Spain battles wildfire amid European record heat wave


Hundreds of firefighters and soldiers battled a wind-fuelled forest fire in Spain on Wednesday amid a Europe-wide heat wave that has sent temperatures soaring to record highs in several countries.

Fifteen water-dropping aircraft were helping firefighters to put out the blaze, which broke out at around 2:30 p.m. (1230 GMT) in the municipality of Torre del Espanol in Tarragona province in the northeastern region of Catalonia, local firefighters said.

The blaze, which spread quickly due to strong winds and temperatures which reached 35 degrees Celsius (95 Fahrenheit) in the area, forced the evacuation of about 20 people and the closure of several roads, the regional government of Catalonia said.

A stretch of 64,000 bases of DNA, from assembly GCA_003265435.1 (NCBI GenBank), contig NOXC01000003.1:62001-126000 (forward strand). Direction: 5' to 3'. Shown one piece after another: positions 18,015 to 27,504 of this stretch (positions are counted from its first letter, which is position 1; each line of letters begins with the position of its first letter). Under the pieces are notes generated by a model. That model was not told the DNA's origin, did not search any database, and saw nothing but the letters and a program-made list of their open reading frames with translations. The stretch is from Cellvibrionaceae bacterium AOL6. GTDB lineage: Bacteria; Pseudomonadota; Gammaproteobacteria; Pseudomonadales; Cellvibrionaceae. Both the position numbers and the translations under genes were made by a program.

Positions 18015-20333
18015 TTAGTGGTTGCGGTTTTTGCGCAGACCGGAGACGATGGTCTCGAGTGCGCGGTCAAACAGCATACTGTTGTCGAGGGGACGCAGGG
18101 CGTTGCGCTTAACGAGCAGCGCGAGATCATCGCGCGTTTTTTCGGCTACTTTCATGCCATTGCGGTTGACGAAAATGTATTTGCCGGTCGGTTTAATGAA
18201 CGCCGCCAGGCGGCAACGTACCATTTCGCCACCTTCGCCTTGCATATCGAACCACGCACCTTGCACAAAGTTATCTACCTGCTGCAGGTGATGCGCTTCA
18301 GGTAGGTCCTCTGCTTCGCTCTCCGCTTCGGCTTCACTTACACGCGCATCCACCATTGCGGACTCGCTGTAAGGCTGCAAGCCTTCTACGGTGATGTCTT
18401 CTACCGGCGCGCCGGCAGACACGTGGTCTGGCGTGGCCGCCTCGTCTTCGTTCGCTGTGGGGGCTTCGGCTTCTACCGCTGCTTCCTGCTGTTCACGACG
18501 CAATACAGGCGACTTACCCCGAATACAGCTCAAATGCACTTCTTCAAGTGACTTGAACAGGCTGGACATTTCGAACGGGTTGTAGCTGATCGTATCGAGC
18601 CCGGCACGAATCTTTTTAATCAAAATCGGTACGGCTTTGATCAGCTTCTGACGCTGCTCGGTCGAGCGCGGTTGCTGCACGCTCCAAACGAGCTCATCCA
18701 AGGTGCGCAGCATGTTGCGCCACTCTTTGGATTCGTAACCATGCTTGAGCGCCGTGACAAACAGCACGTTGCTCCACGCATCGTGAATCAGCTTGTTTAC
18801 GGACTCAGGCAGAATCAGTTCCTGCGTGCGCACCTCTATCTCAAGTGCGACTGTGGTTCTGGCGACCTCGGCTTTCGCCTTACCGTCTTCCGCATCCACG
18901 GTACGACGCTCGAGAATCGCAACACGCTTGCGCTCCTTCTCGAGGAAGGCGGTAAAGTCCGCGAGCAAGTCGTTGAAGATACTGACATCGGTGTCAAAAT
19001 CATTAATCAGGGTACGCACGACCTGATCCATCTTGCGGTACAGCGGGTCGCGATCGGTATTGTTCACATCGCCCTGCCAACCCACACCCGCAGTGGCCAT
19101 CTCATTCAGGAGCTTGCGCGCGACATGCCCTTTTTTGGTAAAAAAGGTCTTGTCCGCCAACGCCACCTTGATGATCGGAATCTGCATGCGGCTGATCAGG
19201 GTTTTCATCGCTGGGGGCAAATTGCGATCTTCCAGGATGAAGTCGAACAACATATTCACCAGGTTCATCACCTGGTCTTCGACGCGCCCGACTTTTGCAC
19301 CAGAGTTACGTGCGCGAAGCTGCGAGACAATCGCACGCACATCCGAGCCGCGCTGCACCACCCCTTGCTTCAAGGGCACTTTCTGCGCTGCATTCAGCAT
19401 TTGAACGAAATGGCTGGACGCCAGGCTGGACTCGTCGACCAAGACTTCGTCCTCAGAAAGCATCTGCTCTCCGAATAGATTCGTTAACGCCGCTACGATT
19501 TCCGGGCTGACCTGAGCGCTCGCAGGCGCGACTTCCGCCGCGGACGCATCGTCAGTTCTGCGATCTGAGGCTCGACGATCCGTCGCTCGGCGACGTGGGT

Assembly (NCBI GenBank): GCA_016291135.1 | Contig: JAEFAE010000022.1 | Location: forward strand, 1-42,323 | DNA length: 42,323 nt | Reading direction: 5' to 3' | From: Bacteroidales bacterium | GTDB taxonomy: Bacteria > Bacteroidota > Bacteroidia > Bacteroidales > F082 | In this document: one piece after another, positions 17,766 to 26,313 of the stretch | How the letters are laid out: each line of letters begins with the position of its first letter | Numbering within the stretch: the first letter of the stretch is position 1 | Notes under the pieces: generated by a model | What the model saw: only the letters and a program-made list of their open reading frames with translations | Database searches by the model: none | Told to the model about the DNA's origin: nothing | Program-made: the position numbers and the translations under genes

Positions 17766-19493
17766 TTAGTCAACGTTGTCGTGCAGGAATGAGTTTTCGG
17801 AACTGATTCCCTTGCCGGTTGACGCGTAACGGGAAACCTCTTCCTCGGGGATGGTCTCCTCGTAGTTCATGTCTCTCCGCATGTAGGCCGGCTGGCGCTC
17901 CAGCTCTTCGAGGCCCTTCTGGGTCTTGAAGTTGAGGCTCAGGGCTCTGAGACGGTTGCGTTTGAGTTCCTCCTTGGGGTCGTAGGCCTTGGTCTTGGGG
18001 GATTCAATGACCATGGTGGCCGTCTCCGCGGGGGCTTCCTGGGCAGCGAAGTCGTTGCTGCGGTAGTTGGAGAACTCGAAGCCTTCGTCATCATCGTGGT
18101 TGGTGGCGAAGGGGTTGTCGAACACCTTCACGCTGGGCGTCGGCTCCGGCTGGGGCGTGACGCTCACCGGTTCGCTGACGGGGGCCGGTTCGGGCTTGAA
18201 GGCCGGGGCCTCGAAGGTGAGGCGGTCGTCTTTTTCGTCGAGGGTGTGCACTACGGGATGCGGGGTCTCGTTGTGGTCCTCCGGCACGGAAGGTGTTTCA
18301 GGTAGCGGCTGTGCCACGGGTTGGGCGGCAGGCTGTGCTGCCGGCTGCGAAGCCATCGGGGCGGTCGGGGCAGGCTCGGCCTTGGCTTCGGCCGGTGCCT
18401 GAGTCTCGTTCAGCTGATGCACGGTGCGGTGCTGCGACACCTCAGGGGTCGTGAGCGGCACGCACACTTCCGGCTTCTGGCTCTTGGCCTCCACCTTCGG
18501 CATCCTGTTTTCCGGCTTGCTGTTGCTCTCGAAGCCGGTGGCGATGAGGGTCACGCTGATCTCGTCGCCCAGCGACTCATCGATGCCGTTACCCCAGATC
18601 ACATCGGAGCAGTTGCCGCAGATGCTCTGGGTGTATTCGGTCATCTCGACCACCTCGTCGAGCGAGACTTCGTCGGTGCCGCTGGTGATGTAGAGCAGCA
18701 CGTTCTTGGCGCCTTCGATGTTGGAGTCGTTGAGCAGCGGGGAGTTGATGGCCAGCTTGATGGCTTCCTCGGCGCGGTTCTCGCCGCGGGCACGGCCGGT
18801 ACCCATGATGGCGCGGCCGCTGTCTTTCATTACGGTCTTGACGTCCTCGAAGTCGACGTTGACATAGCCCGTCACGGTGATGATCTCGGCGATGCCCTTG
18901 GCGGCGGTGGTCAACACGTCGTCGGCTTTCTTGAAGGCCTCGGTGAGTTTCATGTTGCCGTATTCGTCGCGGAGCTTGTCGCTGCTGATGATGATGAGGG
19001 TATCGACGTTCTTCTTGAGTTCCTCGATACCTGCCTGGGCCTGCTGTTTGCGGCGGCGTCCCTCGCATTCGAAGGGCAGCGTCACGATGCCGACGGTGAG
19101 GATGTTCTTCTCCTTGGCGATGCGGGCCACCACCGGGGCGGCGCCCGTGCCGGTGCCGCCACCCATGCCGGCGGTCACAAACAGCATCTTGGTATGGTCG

Catalonia’s regional interior minister, Miquel Buch, said the blaze had destroyed 3,500 hectares in just six hours and it could ravage as much as 20,000 hectares before it is put out.

“We haven’t faced a fire of this seriousness in 20 years,” he said in a Twitter message.

Spanish Prime Minister Pedro Sanchez wrote on Twitter that he was “concerned about the news coming from Tarragona and the families which have been evacuated.

The fire comes as much of Europe was gripped by a record-breaking heat wave.

Meteorologists blame a blast of hot air from northern Africa for the scorching temperatures early in the European summer, which could send thermometers above 40 degrees Celsius (104 Fahrenheit) in France, Spain and Greece on Thursday and Friday.

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